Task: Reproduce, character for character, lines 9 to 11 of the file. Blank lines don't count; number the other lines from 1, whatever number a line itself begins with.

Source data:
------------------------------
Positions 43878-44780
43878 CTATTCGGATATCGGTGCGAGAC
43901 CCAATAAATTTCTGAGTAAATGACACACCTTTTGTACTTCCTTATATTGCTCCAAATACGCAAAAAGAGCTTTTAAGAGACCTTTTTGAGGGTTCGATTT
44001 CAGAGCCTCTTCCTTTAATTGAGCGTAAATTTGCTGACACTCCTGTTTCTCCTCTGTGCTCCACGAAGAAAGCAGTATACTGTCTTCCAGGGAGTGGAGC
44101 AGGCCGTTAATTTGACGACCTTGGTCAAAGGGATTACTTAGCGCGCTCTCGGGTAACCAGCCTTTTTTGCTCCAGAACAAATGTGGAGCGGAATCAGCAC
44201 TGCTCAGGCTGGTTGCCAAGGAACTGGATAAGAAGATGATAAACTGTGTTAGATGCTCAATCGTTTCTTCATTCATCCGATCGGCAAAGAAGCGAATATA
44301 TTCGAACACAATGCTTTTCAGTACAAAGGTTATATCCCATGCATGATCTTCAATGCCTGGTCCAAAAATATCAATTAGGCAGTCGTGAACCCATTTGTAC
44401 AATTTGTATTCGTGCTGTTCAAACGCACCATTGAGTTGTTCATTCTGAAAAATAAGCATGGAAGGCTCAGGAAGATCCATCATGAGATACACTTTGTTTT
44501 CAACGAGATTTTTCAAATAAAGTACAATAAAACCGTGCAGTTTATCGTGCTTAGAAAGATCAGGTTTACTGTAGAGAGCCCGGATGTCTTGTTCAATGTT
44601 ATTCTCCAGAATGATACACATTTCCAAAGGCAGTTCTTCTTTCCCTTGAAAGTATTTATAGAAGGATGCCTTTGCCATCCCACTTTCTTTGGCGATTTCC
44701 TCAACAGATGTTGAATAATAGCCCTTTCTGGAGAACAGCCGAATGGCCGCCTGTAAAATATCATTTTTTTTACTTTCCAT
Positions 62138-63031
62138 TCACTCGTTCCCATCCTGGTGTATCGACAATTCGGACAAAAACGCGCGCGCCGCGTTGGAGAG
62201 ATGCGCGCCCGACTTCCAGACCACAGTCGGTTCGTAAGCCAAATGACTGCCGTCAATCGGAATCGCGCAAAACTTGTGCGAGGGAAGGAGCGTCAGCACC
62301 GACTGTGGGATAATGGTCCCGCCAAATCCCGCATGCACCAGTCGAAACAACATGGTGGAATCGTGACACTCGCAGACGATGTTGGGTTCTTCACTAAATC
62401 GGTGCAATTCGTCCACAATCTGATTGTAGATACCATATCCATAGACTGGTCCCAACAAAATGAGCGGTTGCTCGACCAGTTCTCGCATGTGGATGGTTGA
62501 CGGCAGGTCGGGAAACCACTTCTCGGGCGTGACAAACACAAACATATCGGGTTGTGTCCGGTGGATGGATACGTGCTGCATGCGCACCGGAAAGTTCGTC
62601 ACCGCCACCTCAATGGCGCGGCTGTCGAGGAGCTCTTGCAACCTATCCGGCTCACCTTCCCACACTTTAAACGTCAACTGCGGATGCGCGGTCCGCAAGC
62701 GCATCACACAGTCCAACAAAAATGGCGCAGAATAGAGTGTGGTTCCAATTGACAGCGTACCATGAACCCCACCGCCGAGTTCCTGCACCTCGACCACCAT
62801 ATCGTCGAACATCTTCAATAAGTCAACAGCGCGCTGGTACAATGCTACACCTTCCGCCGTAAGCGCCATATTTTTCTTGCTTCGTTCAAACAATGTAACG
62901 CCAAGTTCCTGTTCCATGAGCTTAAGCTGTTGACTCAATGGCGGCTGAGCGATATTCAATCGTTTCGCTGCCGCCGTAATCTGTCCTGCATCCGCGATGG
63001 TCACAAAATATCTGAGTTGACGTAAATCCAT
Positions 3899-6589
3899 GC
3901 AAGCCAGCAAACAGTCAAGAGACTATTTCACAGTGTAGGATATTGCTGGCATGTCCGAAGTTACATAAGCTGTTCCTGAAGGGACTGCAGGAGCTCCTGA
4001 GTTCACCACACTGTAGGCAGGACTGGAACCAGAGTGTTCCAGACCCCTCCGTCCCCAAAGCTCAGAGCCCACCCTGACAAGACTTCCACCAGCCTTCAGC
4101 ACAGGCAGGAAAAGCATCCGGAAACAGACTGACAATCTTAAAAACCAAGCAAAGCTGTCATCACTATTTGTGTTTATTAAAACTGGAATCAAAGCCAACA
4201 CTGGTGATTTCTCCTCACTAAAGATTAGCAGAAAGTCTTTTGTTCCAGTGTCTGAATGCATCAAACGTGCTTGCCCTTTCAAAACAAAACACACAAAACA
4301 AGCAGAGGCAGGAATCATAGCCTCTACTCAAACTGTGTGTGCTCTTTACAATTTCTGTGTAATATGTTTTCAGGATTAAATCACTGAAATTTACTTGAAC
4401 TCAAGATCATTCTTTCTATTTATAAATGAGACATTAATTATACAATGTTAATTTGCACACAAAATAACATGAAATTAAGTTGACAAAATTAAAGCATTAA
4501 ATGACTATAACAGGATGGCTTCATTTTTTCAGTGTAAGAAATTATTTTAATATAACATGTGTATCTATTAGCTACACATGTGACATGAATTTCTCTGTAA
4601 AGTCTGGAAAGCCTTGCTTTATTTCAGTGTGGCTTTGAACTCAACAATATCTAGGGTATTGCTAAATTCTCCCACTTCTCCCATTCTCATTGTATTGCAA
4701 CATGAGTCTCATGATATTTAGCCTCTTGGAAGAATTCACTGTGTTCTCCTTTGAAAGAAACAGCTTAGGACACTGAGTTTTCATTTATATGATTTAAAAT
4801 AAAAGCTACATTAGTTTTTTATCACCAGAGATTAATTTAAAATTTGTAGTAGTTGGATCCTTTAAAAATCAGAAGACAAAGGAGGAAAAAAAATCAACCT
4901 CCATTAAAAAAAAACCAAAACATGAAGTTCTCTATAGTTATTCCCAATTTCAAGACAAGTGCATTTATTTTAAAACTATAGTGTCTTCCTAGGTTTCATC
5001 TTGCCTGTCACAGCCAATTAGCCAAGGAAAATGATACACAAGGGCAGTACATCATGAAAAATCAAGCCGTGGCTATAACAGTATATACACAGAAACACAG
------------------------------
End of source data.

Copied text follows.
44501 CAACGAGATTTTTCAAATAAAGTACAATAAAACCGTGCAGTTTATCGTGCTTAGAAAGATCAGGTTTACTGTAGAGAGCCCGGATGTCTTGTTCAATGTT
44601 ATTCTCCAGAATGATACACATTTCCAAAGGCAGTTCTTCTTTCCCTTGAAAGTATTTATAGAAGGATGCCTTTGCCATCCCACTTTCTTTGGCGATTTCC
44701 TCAACAGATGTTGAATAATAGCCCTTTCTGGAGAACAGCCGAATGGCCGCCTGTAAAATATCATTTTTTTTACTTTCCAT